The opening sequence of Batman v Superman is Snyder's thesis on Batman. The brutality of depicting Martha Wayne being shot in the throat by a criminal and young Bruce fleeing his parents' funeral only to be lifted to the sky by a horde of bats is fantastic, twisted, and right out of Burton's playbook. There were complaints about Batman's carelessness for human life in Snyder's film, but why would we expect otherwise? He's a vigilante. He wears a mask to conceal his identity and answers to no one. For all of Batman's beef with Superman for having the ability to wipe out the planet on a whim, Batman brutalizes his own victims and brands them. The brand itself is a brutal act, but we’re also told that the mark is considered a "death sentence" in prison.
Imagine for a moment that superheroes are real. Imagine that they dole out their own brand of street justice and protect us from psychotic and sociopathic criminals. Now remember that whenever a superhero accidentally kills someone or isn't able to save a life, we see scenes of them shedding tears over their mistakes, like when Spider-Man can't save Gwen Stacy or the Hulk levels an entire African village. But in reality, this is a man wearing an insane mask and costume operating outside of the law and allowing someone to die. In his book I Wear the Black Hat, Chuck Klosterman compares Batman to Bernhard Goetz, the man who shot four muggers on a New York subway in 1984. Taking that a step further, we live in an age where police are routinely in the news for murdering unarmed black men. If men who are charged to serve and protect can become overzealous and lose control, why can't a playboy with a savior complex dress in a cape?
The notion that he can't plays into the fantasy of the superhero who has to save the day and somehow manages to do so without any effort. In the campier versions of the Batman films, Joel Schumacher shows Batman knocking out villains with one punch while saying awful puns like "I'm putting you on ice" to Mr. Freeze. That works for Spider-Man, because he has super strength. But Batman is just a man. We see that even more in Batman v Superman when he pushes himself to the brink while training for his Superman fight. Bruce Wayne the man knows he can be broken. In fact, one of his opponents, Bane, did exactly that in The Dark Knight Rises. The Nolan films, however, had Batman in humongous, bulky gear that made it seem like he was indestructible. Snyder returns him to a sleeker costume (save for the Superman fight), because no one can run around the city with all the extra weight and not collapse from exhaustion. And when you're in hand-to-hand combat with criminals who possess the same strength as you, you're not going to knock them out with a single punch. You're going to have to keep going until you stop them, even if that means taking a life — and several city blocks — with you.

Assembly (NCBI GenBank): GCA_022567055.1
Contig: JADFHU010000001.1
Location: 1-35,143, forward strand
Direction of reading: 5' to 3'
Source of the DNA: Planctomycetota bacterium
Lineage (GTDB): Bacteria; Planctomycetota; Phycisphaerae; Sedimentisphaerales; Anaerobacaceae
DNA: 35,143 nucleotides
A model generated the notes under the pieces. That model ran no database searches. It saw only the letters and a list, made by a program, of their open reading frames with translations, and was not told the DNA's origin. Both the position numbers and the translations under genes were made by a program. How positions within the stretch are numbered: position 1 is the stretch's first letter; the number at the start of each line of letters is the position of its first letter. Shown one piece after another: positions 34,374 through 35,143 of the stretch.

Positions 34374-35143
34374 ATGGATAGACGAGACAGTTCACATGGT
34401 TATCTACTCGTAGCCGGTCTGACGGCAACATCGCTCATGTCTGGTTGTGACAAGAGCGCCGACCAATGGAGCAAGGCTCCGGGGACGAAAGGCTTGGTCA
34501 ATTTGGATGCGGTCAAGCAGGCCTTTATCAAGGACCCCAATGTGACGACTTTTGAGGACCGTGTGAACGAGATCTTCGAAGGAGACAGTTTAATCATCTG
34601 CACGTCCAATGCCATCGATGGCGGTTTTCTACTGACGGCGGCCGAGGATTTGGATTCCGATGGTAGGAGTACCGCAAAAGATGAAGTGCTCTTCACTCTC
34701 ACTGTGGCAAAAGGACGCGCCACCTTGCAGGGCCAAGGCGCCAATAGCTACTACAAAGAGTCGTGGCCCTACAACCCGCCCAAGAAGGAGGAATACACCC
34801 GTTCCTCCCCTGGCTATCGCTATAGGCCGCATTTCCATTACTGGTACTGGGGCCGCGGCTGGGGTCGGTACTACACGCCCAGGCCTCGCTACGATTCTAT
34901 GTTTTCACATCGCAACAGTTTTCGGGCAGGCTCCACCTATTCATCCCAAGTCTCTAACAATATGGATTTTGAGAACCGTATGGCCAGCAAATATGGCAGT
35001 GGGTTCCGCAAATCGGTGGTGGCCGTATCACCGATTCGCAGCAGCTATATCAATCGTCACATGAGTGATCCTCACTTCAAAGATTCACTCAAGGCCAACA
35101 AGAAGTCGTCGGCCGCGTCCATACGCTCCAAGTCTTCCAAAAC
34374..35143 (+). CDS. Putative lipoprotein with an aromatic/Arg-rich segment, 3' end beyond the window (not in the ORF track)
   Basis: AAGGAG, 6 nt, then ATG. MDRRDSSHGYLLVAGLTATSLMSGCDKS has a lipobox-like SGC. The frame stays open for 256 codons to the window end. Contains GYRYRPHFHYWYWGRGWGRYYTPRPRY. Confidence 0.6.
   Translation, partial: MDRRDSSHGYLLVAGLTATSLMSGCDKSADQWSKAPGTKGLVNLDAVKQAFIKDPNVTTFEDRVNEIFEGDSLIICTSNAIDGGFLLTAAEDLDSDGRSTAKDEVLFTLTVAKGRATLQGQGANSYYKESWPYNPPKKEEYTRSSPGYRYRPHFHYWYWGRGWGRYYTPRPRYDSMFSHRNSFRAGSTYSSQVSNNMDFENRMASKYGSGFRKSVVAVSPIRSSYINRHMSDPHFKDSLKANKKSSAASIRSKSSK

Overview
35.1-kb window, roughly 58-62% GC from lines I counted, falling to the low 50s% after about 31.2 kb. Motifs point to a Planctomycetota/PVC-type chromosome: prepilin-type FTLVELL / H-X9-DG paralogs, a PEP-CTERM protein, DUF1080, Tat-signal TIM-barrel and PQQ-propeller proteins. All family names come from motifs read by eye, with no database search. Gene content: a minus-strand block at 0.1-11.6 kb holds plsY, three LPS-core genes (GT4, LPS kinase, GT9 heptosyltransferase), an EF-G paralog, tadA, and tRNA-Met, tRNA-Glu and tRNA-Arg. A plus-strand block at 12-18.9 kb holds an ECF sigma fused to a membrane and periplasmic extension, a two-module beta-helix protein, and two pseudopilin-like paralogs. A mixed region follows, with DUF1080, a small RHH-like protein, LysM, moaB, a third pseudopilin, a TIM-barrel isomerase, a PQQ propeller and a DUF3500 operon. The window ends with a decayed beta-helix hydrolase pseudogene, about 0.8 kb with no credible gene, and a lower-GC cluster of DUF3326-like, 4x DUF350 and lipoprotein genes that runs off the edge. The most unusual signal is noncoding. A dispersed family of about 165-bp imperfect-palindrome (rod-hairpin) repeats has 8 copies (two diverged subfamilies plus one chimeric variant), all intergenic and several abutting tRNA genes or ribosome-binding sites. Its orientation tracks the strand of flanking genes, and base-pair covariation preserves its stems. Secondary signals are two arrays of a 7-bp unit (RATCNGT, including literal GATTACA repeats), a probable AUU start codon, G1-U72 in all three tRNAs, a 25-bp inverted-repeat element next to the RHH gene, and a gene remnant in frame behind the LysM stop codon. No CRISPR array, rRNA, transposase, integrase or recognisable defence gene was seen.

Take, for instance, James Bond: a man licensed to kill by his government. He stops murderers, terrorists, and assassins with a bullet if necessary. But we demand that our American hero be above that, even if he's as self-possessed as the monsters he fights. It's a fantasy that works for Superman. With his massive abilities, there's no reason for him to have leveled a city and killed innocent bystanders the way he did in Man of Steel. But for Batman, sometimes, we need to let him be a monster in a world where "zap" and "pow" won't appear over a criminal's head when he punches them.